Feds, NYC Partner in Jamaica Bay Project

The National Park Service and the city's Department of Parks and Recreation will work together on managing Jamaica Bay near Kennedy Airport

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    AP
    A man works on the Jamaica Bay coastal region as part of the federal government's wetlands restoration project continuing on Jamaica Bay.

    New York City and the federal government are partnering to manage 10,000 park acres around Jamaica Bay near Kennedy Airport that U.S. Secretary of the Interior Ken Salazar says is part of President Barack Obama's "Great Outdoors" national initiative.

    Salazar and Mayor Michael Bloomberg announced the new plan Tuesday at a City Hall news conference.

    The secretary said New York's Gateway National Recreation Area and adjacent parklands fulfill the president's vision — first launched in 2010 — of "a network of world-class urban parks across the country in partnership with state and local governments, local communities and city residents."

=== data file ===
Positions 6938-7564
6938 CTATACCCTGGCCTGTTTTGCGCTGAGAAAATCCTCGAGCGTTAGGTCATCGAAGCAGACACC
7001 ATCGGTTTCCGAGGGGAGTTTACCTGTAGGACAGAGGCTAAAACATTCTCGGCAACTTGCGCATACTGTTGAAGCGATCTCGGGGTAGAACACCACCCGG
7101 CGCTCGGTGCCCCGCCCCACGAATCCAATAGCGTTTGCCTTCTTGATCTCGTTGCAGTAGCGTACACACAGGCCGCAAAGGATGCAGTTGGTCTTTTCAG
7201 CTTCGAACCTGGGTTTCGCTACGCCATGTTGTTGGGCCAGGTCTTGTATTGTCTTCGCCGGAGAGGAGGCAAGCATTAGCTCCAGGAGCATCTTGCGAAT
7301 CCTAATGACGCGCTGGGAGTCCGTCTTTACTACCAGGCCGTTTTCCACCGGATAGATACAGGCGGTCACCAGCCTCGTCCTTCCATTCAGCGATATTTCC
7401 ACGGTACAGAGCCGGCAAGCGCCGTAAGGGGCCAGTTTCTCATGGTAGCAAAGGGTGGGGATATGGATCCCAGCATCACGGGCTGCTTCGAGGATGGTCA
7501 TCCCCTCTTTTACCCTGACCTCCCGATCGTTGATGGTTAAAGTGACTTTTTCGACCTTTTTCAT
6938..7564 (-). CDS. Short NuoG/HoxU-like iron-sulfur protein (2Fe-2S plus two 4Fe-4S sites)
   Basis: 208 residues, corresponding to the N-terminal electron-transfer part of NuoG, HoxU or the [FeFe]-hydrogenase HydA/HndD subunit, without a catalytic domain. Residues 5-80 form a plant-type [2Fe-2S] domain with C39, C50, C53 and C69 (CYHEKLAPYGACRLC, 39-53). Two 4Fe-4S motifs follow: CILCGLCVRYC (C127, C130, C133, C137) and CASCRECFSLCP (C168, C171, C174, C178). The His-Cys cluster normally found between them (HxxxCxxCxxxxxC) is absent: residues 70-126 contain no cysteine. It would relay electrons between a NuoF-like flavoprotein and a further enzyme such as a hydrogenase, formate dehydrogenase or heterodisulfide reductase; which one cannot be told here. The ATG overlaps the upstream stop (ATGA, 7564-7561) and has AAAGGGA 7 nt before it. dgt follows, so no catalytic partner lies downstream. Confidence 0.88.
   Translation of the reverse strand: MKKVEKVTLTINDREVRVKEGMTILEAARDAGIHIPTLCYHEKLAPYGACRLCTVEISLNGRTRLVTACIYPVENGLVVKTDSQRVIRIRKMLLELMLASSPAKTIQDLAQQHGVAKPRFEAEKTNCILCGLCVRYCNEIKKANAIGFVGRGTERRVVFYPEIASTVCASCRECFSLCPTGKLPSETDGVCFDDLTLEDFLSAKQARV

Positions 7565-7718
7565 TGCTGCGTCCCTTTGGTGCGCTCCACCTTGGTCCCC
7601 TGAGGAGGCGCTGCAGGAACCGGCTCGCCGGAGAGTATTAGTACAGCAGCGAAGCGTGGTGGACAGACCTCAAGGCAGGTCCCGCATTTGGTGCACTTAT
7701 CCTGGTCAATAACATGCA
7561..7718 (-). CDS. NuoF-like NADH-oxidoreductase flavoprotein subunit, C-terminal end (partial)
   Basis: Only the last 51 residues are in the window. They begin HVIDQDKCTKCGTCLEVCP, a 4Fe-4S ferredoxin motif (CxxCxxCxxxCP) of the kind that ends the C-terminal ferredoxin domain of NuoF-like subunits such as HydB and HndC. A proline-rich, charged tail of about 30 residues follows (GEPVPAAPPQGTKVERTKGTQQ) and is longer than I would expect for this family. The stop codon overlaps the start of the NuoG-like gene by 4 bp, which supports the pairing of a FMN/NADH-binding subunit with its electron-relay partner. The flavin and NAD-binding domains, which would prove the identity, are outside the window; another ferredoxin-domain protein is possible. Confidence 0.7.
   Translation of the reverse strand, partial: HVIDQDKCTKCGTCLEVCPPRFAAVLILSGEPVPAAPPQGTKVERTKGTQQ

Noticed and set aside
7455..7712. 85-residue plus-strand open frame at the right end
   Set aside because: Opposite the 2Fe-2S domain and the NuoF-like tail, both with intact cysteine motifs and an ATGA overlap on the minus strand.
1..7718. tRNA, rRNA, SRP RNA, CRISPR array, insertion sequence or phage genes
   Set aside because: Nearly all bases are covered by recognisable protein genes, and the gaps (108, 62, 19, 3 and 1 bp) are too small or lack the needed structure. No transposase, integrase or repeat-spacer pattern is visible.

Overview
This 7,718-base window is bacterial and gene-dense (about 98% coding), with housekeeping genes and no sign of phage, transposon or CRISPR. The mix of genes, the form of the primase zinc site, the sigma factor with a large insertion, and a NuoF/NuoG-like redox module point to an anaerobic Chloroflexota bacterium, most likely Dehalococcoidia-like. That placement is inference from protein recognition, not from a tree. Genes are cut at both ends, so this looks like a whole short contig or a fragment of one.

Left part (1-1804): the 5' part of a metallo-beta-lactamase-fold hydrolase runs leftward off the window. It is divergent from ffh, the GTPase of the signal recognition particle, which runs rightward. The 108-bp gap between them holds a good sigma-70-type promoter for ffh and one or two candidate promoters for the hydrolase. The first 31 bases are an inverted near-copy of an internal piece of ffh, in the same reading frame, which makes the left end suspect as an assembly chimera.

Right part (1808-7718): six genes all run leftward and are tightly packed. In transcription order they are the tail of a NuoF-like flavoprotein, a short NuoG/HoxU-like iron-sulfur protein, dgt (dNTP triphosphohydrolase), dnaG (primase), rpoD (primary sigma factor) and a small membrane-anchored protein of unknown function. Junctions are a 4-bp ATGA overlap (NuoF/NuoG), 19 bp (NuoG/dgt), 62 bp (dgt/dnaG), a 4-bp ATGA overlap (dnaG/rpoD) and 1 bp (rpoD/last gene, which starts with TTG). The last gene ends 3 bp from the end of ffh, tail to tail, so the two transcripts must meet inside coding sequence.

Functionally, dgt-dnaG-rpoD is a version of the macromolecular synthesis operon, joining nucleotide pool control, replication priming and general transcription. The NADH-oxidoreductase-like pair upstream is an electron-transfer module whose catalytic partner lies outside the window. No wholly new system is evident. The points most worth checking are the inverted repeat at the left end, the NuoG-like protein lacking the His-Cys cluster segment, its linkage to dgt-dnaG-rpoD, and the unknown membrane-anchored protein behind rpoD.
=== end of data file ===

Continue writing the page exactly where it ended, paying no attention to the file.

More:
He called Jamaica Bay New York's natural "crown jewel."

    The National Park Service and the city's Department of Parks and Recreation will work together on managing the urban oasis, with greater access for recreation and education. Parts of the area are federal lands and other parts are city-owned.

    The agreement calls for the agencies to work toward creating recreational opportunities, like land and water trail systems and bicycle routes. Another goal is to make signs and maps as uniform as possible.

    The agencies also will develop programs to teach young people about environmental stewardship.

    More visitors spending money will generate economic benefits for New York, officials said.

    Salazar and Bloomberg were joined by National Park Service Director Jonathan Jarvis, New York City Parks & Recreation Commissioner Adrian Benepe and other officials.

    "This is an important example of the great things that can happen when different levels of government work together and are supported by philanthropic organizations," the mayor said.

    In addition, the U.S. Army Corps of Engineers is leading a long-term project to restore the bay's dwindling salt marshes.

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